SALINAS – An event to draw attention to the continued use of pesticides in Monterey and Santa Cruz counties linked to childhood cancers by a recent report was held in downtown Salinas on Tuesday by the organization Safe Ag Safe Schools.
“We must immediately end the secrecy of pesticides,” said the president of the Pajaro Valley Teachers’ Federation, Nelly Vaquera-Boggs. “We demand the right to know in advance what, when and where harmful pesticides like these that cause childhood cancer will be applied.”
The groups, Safe Ag Safe Schools and the Monterey Bay Central Labor Council, and their supporters are calling on state and local governments to restrict the use of certain pesticides and post web warnings before they and themselves other hazardous pesticides are not used.
Safe Ag Safe Schools is the Monterey Bay regional branch of Californians for pesticide reform, and the Monterey Bay Central Labor Council is the local body of the American Federation of Labor-Congress of Industry Organizations and a membership organization serving as a coalition of the labor community. in Monterey and Santa Cruz counties.
Salinas City Councilor Anthony Rocha pointed to community leaders who have brought this issue to the fore for many years.
“Why do we still have to have these fights in 2021?” Rocha said. “In 2021, we are talking about toxic pesticides that have been banned in other countries that we still use here in our own county.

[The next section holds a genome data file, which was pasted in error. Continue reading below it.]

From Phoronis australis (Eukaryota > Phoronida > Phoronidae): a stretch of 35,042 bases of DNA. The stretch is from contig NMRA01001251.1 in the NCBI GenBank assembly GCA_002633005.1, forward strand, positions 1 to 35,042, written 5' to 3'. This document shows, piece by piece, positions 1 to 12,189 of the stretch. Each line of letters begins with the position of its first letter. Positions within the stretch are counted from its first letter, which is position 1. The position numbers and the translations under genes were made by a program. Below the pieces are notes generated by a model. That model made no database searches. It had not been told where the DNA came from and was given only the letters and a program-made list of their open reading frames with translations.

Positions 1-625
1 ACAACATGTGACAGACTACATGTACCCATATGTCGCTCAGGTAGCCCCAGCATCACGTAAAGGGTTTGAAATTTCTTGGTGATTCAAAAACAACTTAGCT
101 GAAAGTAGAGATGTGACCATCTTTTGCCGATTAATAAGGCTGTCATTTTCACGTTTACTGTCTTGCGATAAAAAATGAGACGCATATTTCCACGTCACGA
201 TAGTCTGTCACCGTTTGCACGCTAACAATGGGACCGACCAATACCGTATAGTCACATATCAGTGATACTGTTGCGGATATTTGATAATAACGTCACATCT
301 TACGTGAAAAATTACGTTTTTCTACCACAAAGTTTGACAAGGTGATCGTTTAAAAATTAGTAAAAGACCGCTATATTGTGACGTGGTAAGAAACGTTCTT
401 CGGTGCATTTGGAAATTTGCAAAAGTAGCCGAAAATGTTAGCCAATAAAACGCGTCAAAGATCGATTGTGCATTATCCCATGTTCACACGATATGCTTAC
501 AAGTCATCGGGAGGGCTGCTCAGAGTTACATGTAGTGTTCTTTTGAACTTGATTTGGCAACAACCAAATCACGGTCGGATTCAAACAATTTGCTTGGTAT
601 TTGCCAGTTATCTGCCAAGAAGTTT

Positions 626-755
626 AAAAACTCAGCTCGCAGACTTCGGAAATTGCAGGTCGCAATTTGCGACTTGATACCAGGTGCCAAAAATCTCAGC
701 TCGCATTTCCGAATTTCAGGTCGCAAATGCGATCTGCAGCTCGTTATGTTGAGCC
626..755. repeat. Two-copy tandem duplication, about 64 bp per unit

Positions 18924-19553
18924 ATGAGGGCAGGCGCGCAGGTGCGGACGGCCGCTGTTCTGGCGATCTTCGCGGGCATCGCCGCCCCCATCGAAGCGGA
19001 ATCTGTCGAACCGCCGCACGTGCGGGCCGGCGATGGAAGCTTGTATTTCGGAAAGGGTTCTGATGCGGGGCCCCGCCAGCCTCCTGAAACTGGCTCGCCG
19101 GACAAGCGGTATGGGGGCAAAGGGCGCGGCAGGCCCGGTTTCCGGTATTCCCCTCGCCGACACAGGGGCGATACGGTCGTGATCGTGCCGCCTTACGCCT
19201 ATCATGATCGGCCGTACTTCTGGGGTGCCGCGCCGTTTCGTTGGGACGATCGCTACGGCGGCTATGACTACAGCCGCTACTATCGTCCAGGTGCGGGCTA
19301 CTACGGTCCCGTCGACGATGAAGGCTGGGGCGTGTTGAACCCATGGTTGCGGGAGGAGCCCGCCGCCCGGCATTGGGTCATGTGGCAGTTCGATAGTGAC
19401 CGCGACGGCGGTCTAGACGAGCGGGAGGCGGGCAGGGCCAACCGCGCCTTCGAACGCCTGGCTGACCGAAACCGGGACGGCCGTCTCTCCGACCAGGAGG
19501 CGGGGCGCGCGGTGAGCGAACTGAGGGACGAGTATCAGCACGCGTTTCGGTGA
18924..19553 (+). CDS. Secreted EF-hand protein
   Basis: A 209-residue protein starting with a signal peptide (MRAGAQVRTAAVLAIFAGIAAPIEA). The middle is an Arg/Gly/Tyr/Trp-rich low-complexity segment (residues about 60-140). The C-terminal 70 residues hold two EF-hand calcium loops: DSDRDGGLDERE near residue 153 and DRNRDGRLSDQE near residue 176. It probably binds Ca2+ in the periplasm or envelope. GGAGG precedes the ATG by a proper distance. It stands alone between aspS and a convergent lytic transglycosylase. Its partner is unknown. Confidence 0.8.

“Throughout the pandemic, we have heard two major themes, one is to prioritize public health and the second is to prioritize the health and safety of our essential workers. Both go hand in hand with the discussion of pesticide reform, ”said Rocha. “Because the science is crystal clear, we shouldn’t even be using these pesticides. We’re asking for restrictions, but we shouldn’t even be using them in the first place. “
The Safe Ag Safe Schools report states that there are 13 pesticides, of which 11 are used in the Monterey Bay area, linked to childhood cancers and identified in two recent UCLA studies that found these pesticides increase risk of a child developing specific forms of cancer if their mothers lived within 2.5 miles of pesticide application while pregnant.
The studies determined that the risks of developing cancers ranged from an increase of 60% to an increase of 238% and noted that more than 28 countries have banned or not approved 10 of the 13 pesticides.
The first study of 2020, “Prenatal Pesticide Exposure and Childhood Leukemia – A State-wide California Case-Control Study,” examined correlations between pesticide exposure and childhood leukemia, while the second article earlier this year examined the links between pesticides and childhood brain tumors. The residential proximity of pesticide application as a risk factor for central nervous system tumors in children.
According to Safe Ag Safe Schools, the studies are important because they focus on California, provide correlations between individual pesticides and specific childhood cancer subtypes, and make links to in utero exposure.
Current national regulations do not address exposure from applications at such distances and therefore do not take into account the normal drift of pesticides. For example, a policy implemented in 2018 that restricts the use of pesticides around public schools and daycares in California only applies to pesticides used within a quarter-mile of schools.